# Conditionals 2

Do you know how to use third conditionals and mixed conditionals? Test what you know with interactive exercises and read the explanation to help you.

Look at these examples to see how third and mixed conditionals are used.

We would have walked to the top of the mountain if the weather hadn't been so bad.
If we'd moved to Scotland when I was a child, I would have a Scottish accent now.
If she was really my friend, she wouldn't have lied to me.

Try this exercise to test your grammar.

Grammar test 1

Conditionals 2: Grammar test 1

## Grammar explanation

Do you know how to use third and mixed conditionals?

### Third conditionals and mixed conditionals

Conditionals describe the result of a certain condition. The if clause tells you the condition (If I hadn't been ill) and the main clause tells you the result (I would have gone to the party). The order of the clauses does not change the meaning.

If I hadn't been ill, I would have gone to the party.
I would have gone to the party if I hadn't been ill.

Conditional sentences are often divided into different types.

### Third conditional

The third conditional is used to imagine a different past. We imagine a change in a past situation and the different result of that change.

If I had understood the instructions properly, I would have passed the exam.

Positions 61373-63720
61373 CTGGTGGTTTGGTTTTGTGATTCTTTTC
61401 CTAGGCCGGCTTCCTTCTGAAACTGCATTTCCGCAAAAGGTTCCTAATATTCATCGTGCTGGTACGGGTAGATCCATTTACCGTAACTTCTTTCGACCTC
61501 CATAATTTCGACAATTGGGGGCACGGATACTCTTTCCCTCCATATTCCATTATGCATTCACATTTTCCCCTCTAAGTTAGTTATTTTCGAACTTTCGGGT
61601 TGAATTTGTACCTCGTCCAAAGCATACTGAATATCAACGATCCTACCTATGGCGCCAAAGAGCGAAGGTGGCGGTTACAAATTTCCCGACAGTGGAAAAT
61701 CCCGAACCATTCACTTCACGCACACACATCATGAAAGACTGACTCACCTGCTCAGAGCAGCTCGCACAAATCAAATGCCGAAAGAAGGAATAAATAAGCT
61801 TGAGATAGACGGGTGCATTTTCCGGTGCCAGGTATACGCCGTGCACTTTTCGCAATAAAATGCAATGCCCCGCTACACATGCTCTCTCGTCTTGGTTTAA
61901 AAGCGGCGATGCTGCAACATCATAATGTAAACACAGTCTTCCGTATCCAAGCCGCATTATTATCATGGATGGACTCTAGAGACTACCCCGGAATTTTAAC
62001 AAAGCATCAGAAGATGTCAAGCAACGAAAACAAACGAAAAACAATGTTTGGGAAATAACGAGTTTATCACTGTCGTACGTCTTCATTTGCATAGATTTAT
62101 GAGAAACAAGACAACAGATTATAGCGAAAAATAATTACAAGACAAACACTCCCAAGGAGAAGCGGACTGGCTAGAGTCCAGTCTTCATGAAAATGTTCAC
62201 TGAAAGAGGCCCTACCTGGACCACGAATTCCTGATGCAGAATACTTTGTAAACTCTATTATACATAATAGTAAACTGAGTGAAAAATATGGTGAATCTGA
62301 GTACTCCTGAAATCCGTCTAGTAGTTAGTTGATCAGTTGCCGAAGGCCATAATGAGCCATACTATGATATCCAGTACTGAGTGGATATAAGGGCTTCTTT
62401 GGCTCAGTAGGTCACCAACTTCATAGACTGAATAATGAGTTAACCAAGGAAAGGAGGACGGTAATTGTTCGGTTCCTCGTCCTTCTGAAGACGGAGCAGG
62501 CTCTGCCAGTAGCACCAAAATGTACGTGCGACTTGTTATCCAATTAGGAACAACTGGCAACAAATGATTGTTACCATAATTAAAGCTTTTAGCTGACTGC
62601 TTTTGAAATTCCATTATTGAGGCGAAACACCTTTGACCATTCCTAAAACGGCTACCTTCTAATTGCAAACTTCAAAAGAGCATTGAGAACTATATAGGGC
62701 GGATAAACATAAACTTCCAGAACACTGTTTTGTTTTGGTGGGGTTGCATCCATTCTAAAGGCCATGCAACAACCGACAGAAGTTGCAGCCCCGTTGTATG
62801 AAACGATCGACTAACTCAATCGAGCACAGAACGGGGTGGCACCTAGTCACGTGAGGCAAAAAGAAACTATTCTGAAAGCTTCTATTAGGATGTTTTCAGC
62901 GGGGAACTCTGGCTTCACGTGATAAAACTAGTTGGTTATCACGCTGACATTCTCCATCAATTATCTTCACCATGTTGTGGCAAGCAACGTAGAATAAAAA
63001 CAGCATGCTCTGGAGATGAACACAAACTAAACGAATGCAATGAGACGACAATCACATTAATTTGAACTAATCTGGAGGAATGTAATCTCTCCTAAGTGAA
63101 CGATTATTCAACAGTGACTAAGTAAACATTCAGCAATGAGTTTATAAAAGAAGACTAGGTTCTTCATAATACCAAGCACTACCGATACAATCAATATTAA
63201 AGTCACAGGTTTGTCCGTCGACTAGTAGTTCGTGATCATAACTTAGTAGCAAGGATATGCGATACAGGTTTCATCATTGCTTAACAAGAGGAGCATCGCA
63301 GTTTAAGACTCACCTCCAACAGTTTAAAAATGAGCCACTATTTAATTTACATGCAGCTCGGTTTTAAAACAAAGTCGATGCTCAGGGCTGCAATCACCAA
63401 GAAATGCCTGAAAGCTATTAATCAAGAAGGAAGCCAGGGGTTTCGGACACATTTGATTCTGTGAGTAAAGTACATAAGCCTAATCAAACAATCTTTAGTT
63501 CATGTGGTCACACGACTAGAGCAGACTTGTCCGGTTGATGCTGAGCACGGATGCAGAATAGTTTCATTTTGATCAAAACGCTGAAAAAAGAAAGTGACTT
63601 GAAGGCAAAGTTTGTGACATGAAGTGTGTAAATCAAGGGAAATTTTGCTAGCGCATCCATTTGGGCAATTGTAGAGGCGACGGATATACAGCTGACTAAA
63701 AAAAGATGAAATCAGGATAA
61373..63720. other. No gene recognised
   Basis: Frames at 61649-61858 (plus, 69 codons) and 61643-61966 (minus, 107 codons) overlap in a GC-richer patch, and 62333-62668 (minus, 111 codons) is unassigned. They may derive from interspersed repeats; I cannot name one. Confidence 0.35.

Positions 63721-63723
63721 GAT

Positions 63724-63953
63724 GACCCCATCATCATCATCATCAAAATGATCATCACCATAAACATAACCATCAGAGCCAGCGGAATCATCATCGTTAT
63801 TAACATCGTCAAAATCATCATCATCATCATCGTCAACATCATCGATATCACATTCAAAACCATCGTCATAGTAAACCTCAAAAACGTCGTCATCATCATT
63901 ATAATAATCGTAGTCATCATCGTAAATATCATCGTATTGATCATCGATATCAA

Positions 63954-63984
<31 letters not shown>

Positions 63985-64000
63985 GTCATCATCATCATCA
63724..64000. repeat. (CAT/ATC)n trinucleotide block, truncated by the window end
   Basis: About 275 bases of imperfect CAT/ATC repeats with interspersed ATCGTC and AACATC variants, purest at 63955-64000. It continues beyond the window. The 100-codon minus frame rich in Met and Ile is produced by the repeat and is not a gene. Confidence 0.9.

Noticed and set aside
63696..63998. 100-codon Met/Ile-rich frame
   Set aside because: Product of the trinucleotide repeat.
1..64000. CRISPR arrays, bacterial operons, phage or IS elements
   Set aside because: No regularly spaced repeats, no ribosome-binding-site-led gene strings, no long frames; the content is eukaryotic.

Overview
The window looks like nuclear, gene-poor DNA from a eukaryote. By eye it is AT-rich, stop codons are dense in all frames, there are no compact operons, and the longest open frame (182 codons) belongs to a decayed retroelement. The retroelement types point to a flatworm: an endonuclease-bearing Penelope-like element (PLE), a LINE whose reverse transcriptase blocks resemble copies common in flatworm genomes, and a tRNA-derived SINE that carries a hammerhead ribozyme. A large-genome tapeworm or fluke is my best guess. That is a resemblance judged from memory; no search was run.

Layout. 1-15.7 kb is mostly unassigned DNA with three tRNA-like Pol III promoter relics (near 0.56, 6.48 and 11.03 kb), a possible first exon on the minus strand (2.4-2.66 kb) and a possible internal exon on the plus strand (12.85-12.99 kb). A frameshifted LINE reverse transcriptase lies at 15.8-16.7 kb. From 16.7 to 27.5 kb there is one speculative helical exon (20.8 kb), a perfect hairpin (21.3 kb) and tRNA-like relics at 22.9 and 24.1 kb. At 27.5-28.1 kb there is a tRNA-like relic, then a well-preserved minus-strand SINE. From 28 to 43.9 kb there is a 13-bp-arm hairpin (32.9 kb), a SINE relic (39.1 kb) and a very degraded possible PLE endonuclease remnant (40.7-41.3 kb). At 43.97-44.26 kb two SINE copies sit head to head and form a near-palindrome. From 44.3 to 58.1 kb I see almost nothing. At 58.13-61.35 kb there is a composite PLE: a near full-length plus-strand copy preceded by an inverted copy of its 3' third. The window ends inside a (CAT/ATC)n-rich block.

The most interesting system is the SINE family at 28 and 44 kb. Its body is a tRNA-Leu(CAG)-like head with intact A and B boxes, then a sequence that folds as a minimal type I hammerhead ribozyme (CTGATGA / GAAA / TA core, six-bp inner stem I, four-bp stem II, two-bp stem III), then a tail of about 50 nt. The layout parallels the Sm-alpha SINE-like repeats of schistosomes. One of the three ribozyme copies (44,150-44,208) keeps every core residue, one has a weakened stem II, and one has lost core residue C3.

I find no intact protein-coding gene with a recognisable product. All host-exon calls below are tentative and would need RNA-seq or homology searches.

We wouldn't have got lost if my phone hadn't run out of battery.

In third conditional sentences, the structure is usually: If + past perfect >> would have + past participle.

### Mixed conditionals

We can use mixed conditionals when we imagine a past change with a result in the present or a present change with a result in the past.

#### 1. Past/Present

Here's a sentence imagining how a change in a past situation would have a result in the present.

If I hadn't got the job in Tokyo, I wouldn't be with my current partner.

So the structure is: If + past perfect >> would + infinitive.

#### 2. Present/Past

Here's a sentence imagining how a different situation in the present would mean that the past was different as well.

It's really important. If it wasn't, I wouldn't have called you on your holiday.

And the structure is: If + past simple >> would have + past participle.

Do this exercise to test your grammar again.

Grammar test 2

Conditionals 2: Grammar test 2

### Language level

Submitted by DDW on Mon, 22/08/2022 - 17:02

Dear Team,
what is the difference between
1.If my granny were alive, she would love to see me graduate.
2.If my granny were alive, she would have loved to see me graduate.
and Is it correct as if I say
If I hadn't got up early, I wouldn't miss my meeting? (I want to emphasis the present result)

Hello DDW,

Both sentences are about unreal (imaginary) situations as the granny is not alive. In sentence 1 the result clause (she would love...) refers to a future event: the speaker has not graduated yet. In sentence 2 the result clause (she would have loved...) refers to a past event: the graduation has already happened.

Your other example does not make sense but not because of the grammar. Getting up early should help you to get to the meeting, and not getting up early might make you miss the meeting. Thus the logical sentences would be as follows:

If I hadn't got up early (this morning), I would miss my meeting (this afternoon).

If I had got up early (this morning), I wouldn't miss my meeting (this afternoon).